Engineered Human Vascular Models to Study Endothelial Dysfunction in Infectious Disease

Monica Moya | 22-LW-088

Project Overview

The pathogenesis of numerous emerging viral threats is intricately linked to vascular involvement. Pathogens that affect endothelial cells lining blood vessels have profound systemic consequences, leading to complications such as thrombosis and vascular leakage. While the innate immune response serves as a critical defense against these infections, it can also contribute to endothelial damage, as seen in diseases like COVID-19. The absence of therapies to restore endothelial homeostasis in infectious diseases necessitates new approaches that promote pathogen clearance while minimizing inflammation and collateral tissue damage.

The limitations of in vivo models, characterized by interspecies differences and an inability to accurately mimic human-restricted pathogens and comorbidities, underscore the need for an infectable, physiologically relevant human in vitro model. Unfortunately, existing human models lack the capability to directly visualize host-pathogen interactions in 3D. In this work, we sought to fill this gap by establishing the first human in vitro model to investigate interactions among pathogens, the innate immune system, and endothelium, specifically targeting the development of vasculopathy. We extended our existing 3D bioprinted vascular model to include diseased states mimicking vasculitis and incorporated immune components like monocytes. Both diseased and healthy engineered vessels were treated with SARS-CoV-2 pseudovirus to characterize viral infection of vascular networks. When compared to the inflammatory diseased state (i.e., cells exposed to TNF alpha) we saw an increased in immune cells attachment. Our research establishes a human in vitro model to explore how pathogens interact with the innate immune system and endothelial cells, leading to vasculopathy. These models represent a significant advancement in understanding how infections occur between hosts and pathogens.

Mission Impact

The work generated in this LW builds on two of the lab's core competencies: Advanced Materials and Manufacturing as well as Bioscience and Bioengineering. In this work, with the resources available at Lawrence Livermore National Laboratory (LLNL) (functional vascular beds and infectious diseases expertise), we developed a platform to interrogate the interactions of pathogens, the innate immune system, and endothelium leading to vasculopathy. Establishing an infectable human in vitro model holds paramount importance in unraveling the complexities of severe diseases and devising robust countermeasures. This model marks a significant stride in comprehending host-pathogen interactions, aligning with LLNL's global security objectives. Ultimately, this research strengthens the scientific, technological, and engineering capabilities essential to the NNSA mission, reinforcing the Laboratory's expertise in bioscience and bioengineering. Partnership with Northeastern University is anticipated to aid in developing a pipeline of talent in biomedical and materials engineering.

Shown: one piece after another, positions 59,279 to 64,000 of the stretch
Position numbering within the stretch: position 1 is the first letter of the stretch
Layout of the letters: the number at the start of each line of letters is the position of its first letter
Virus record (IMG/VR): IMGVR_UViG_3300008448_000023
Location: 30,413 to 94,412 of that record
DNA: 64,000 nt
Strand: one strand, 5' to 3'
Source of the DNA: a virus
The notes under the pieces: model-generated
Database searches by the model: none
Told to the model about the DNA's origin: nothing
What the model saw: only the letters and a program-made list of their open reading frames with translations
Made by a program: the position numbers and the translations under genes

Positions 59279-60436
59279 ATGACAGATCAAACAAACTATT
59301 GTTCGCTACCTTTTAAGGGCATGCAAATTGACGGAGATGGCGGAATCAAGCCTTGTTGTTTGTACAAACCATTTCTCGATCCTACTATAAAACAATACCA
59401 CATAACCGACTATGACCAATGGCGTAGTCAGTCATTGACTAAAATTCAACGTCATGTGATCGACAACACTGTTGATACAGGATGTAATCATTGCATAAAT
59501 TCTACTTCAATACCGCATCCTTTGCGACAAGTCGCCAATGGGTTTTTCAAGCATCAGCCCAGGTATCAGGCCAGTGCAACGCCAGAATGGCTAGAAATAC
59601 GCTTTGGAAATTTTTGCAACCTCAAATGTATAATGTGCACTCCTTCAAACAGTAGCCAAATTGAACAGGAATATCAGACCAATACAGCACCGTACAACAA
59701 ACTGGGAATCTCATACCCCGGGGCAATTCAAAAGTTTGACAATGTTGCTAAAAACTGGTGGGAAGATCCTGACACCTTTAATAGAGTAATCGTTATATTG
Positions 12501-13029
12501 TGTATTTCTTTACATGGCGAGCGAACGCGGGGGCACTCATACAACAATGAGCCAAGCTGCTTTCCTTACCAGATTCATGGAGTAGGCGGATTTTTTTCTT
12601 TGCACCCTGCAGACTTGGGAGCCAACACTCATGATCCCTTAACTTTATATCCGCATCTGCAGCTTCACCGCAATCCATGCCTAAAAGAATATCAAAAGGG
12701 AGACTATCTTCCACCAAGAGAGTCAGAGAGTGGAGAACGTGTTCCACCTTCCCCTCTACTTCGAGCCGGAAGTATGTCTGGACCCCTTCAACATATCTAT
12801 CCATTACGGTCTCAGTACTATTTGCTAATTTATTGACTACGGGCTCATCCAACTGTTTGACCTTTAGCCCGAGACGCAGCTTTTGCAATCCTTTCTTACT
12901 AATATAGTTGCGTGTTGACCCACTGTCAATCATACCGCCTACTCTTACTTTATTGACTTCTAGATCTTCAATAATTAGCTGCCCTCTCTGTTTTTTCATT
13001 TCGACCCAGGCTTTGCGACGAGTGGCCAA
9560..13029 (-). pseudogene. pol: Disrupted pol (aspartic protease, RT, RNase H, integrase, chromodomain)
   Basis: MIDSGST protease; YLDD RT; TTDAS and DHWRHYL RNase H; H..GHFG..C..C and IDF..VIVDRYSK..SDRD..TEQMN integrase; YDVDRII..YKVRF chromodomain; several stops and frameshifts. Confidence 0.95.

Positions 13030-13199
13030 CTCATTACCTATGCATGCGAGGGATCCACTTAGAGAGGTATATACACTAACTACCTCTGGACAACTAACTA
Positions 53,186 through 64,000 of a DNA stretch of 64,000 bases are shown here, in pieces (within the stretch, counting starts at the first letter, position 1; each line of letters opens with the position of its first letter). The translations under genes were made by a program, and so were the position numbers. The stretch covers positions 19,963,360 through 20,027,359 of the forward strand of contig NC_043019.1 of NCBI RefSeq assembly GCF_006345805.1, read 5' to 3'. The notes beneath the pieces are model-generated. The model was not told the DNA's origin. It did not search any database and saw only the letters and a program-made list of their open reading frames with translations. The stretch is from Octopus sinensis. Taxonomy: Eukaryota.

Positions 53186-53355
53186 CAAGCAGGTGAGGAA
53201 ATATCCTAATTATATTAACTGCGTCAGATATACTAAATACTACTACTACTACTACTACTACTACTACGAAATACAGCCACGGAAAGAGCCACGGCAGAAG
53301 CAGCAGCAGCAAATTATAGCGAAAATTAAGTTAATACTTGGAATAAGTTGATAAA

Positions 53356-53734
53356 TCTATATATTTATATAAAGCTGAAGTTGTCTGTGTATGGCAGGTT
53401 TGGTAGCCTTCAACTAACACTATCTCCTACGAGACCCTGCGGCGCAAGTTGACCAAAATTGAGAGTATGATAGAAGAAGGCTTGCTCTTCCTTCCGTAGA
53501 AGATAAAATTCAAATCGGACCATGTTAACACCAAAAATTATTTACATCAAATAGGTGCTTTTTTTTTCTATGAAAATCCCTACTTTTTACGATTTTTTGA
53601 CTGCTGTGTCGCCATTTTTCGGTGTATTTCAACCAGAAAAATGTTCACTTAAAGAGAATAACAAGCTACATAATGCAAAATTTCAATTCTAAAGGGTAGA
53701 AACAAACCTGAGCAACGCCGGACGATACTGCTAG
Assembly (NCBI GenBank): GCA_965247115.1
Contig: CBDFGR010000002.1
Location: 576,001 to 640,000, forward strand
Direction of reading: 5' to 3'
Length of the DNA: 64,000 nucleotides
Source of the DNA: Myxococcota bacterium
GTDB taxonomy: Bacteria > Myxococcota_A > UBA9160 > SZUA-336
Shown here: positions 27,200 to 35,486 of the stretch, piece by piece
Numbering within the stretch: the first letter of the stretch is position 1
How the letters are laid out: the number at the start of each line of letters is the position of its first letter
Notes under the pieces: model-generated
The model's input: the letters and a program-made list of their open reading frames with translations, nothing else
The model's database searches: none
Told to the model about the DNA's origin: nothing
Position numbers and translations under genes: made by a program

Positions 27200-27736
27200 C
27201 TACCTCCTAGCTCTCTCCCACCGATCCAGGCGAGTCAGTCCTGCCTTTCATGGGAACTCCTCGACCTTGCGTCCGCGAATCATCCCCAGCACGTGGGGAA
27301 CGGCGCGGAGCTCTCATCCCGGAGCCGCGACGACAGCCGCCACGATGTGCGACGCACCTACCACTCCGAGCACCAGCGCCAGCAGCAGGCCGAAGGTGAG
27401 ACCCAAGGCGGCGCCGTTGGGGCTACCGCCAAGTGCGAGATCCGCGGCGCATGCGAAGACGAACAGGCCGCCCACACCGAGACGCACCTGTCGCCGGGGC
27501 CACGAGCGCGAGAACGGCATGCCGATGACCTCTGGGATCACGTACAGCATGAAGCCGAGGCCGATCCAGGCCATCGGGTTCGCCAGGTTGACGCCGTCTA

Publications, Presentations, and Patents

Monica Moya, "Bioprinted functional human vasculature and mechanisms of SARS-CoV-2 vasculitis" (Poster Presentation, 2022 Chemical and Biological Defense Science & Technology Conference, San Francisco, CA, Dec. 6-9, 2022). 

Monica Moya,"Engineering Human Vascular Beds To Study Endothelial Susceptibility To SARS-CoV-2" (Oral Presentation, Tissue Engineering and Regenerative Medicine Annual Conference, Boston, MA  April 11-14, 2023).